Bradman Museum
Jul 01 2021

The coveted Bradman Scholarship has been awarded for 2021, to Emily Hinze of Mount Barker, South Australia and Toby Snell of Carindale, Queensland.

The Scholarship, which has been awarded since 1990 to aid undergraduates balance their cricket and academic pursuits, was expanded in 2019 to include both a male and a female recipient each year. Snell and Hinze, who applied in February, are both exceptionally talented cricketers who have also demonstrated an ability to maintain strong academic records at school and the early part of their university studies. This duality helped them to stand out amongst a strong nationwide pool of applicants.

Hinze, 18 will now add Bradman Scholar to an already distinguished list of academic and cricketing achievements. Having graduated as College Captain from Cornerstone College in 2020, she is completing a double degree in Electrical Engineering and a Bachelor of Mathematical and Computer Science at the University of Adelaide. Whilst she found the transition from school to university to be a significant one, she is thriving in the new environment. “I love learning, so the switch to a more self-driven style has been quite easy for me,” she said. Passionate about the content, too, Hinze relishes the fact that her work can have a tangible impact – “we are always encouraged to think about the human context,” she said. “Considering how what we do affects people is what really excites me.”

Emily Hinze is the 2021 Female Bradman Scholar

Equally passionate about her cricket, Hinze still harbours a burning desire to play at the highest level. Having joined West Torrens as an eleven-year-old, she has been a regular feature of the SACA high-performance squad ever since. Currently part of the Under 19 team preparing to travel to Perth for the National Championships, Hinze is one of the pre-eminent young bowlers in the state.

A worthy recipient, Hinze was humbled by her receipt of the scholarship. “The Bradman legacy is unbelievable,” she said. “The sorts of morals and values that are upheld by the Foundation should be spread through life and particularly cricket.” Excited to use the opportunity to champion equality and opportunity for women in sport, Hinze is looking forward to meeting as many people as possible once restrictions allow for it. “It’s great to be part of something bigger than myself.”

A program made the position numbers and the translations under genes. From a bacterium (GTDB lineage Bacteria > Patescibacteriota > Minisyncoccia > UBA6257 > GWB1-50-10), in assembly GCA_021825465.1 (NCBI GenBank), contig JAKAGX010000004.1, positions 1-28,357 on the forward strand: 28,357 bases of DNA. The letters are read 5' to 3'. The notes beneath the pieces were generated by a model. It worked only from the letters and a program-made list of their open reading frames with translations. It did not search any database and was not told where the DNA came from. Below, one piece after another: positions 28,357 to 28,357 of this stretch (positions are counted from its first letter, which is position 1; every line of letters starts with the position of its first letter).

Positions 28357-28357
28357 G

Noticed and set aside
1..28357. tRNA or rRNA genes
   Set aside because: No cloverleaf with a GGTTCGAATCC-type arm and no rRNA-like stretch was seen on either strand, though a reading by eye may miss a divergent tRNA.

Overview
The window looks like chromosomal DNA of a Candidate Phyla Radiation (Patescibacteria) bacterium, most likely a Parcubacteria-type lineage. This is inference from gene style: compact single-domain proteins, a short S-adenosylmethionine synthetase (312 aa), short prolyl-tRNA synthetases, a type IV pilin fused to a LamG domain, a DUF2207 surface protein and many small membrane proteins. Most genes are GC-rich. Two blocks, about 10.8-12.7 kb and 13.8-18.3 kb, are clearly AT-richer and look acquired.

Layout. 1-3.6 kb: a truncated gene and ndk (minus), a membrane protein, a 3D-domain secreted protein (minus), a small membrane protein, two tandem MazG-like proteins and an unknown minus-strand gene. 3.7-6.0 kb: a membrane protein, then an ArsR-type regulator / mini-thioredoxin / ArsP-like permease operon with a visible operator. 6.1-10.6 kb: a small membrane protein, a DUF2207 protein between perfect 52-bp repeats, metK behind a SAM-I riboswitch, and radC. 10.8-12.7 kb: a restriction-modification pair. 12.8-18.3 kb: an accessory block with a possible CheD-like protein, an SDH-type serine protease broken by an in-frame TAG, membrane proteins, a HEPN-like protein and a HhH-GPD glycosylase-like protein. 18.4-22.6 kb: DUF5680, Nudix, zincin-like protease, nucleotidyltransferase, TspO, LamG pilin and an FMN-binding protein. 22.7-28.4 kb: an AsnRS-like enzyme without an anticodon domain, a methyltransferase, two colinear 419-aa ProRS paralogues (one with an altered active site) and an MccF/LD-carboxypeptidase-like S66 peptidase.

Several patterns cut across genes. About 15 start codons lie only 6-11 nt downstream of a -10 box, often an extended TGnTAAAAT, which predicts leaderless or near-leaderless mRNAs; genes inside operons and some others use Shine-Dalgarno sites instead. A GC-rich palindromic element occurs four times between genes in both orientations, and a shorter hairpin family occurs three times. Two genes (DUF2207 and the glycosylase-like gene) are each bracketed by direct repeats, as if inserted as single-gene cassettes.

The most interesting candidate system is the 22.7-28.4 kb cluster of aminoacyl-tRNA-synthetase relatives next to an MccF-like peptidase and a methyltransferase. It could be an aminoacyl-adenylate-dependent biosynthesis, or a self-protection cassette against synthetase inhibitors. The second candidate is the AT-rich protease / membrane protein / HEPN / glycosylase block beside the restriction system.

Toby Snell, also 18 is currently studying a Bachelor of Advanced Business (Honours) at the University of Queensland. Having excelled at school, he has settled in nicely to university, where he is enjoying the added freedom to choose his own path. “I am a bit of a numbers man,” he said. “So the chance to pursue something in accounting and finance is certainly where my heart is at.”

Snell has also enjoyed the increased freedom of university; suggesting it allows him to balance his studies with an increasingly busy cricket schedule. “I struggled a bit with the balance at school,” he said. “Now I can re-watch classes in my own time and still get that volume of cricket in.” And a good deal of cricket there is, too. A member of the Queensland high-performance academy, Snell has also represented Australia at Under 16 level. Chasing more First XI opportunity as a young wicket-keeper batsman, he has made the move to Toombul from Northern Suburbs in the off-season. Endlessly keen to develop as a player, he is content with the decision – “loyalty is important, but I had to do the right thing to help progress my cricket.”

Toby Snell is the 2021 Male Bradman Scholar

A fine candidate for the scholarship, Snell was “stoked” when he found out his application had been successful. Looking forward to meeting as many people as possible and forming connections in the cricketing world, he is thrilled to be part of the Foundation now and into the future. “For someone who has always been involved in cricket, it is an honour to be a Bradman Scholar,” he said. “It is very special.”

Executive Director of the Bradman Foundation, Rina Hore is thrilled with the scholars for 2021. “We had another exceedingly strong field of applicants, but Toby and Emily shone through,” she said. “They are high quality people, and we look forward to welcoming them into the Foundation.” 

The Bradman Scholarship is worth $15,000 over three years and is designed to assist young cricketers as they balance their sporting and academic pursuits at university. Applications for 2022 Female and Male scholarships will open in February.

Toby and Emily join a team of previous scholars who have given back to the game via their respective professions, club and state organisations.


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Bradman Museum
📆 Est. 1989. 🏏 Australia's largest dedicated cricket museum 🌳 Sir Donald Bradman's home ground in Bowral, NSW